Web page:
“The Maestro” says in his memoir “I, Fellini” that, “I would stand with my young friends and we would study the women and speculate on who wore a brassiere and who didn’t. We would position ourselves at the bicycle stand in the late afternoon, when the women came for their bicycles, so we could watch from behind with the best view as they sat down on their bicycles.”

At some point in “Amarcord,” we’re introduced to those rears as they squat down upon the seats and morphously slide down their sides. Fellini says, “The sharp saddles slipped rapidly under the shiny black satin skirts, outlining, swelling, expanding, with dazzling gleams and sparkles, the biggest and finest bums in the whole of Romagna.” All fodder for future sexual fantasies.

Fellini thought the paths society offered did not extend beyond the ordinary. He says when he was leaving town he thought his “friends would be envious because I was leaving, but far from it. They were perplexed. They didn’t feel the drive to leave that I did. They were content to live in Rimini and were surprised I didn’t feel as they did.”

The word “Amarcord” comes from the dialect-Italian m’arcôrd which means “I remember” so we tend to think the movie is about memory.

But, in a 1980 interview with “Panorama” magazine, Fellini said no, “It is not memory that dominates my films. To say that my films are autobiographical is an overly facile liquidation, a hasty classification. It seems to me that I have invented almost everything: childhood, character, nostalgias, dreams, memories, for the pleasure of being able to recount them.”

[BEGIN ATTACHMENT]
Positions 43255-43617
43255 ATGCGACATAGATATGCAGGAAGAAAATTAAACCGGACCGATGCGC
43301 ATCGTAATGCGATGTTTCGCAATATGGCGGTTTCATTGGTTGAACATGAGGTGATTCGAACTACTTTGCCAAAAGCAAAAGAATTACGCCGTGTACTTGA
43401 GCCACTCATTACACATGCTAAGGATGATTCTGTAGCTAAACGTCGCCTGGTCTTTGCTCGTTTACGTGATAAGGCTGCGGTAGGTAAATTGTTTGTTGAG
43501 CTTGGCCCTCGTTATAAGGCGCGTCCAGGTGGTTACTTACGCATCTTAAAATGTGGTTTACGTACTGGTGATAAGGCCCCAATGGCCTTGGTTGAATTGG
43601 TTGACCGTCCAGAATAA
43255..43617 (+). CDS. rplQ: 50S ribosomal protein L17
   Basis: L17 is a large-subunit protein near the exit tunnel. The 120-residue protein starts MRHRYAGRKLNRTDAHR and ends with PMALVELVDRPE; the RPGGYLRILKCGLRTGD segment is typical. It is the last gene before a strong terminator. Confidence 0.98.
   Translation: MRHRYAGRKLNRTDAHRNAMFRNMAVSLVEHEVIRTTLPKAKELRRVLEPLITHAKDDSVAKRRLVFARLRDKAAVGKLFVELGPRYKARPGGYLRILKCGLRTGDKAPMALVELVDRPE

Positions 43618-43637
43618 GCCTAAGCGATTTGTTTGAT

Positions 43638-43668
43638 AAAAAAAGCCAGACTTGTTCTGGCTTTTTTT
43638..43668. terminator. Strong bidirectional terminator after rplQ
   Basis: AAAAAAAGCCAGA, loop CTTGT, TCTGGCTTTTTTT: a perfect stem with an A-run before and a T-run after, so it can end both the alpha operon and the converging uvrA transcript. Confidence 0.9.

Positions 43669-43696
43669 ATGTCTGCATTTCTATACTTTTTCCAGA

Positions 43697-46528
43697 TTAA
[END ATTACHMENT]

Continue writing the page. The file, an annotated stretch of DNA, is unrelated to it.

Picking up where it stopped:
But that’s not exactly true, and why the Canadian-born filmmaker Damian Pettigrew called his feature documentary: “Fellini: I’m a Born Liar.”

The undying adolescence of Fellini’s smart-alecky posse bored into his consciousness as well.

Twenty years earlier, he lit up the screen with a vision of what those guys looked like in their late-twenties in “I Vitelloni.”

“Vitelloni” in Italian means little bullocks, overgrown calves, little-boy-bulls — that sort of thing — and metaphorically means layabouts, lazy loafers, do-nothings. Italians have a name for that type today, “Mammoni.” Mommy’s pets.

Fellini’s “Amarcord” co-screenwriter Ennio Flaiano (the third was Tullio Pinelli) said that he thought “vitelloni” came from “vudellone, the large intestine, or a person who eats a lot. It was a way of describing the family son who only ate but never ‘produced’ — like an intestine, waiting to be filled.”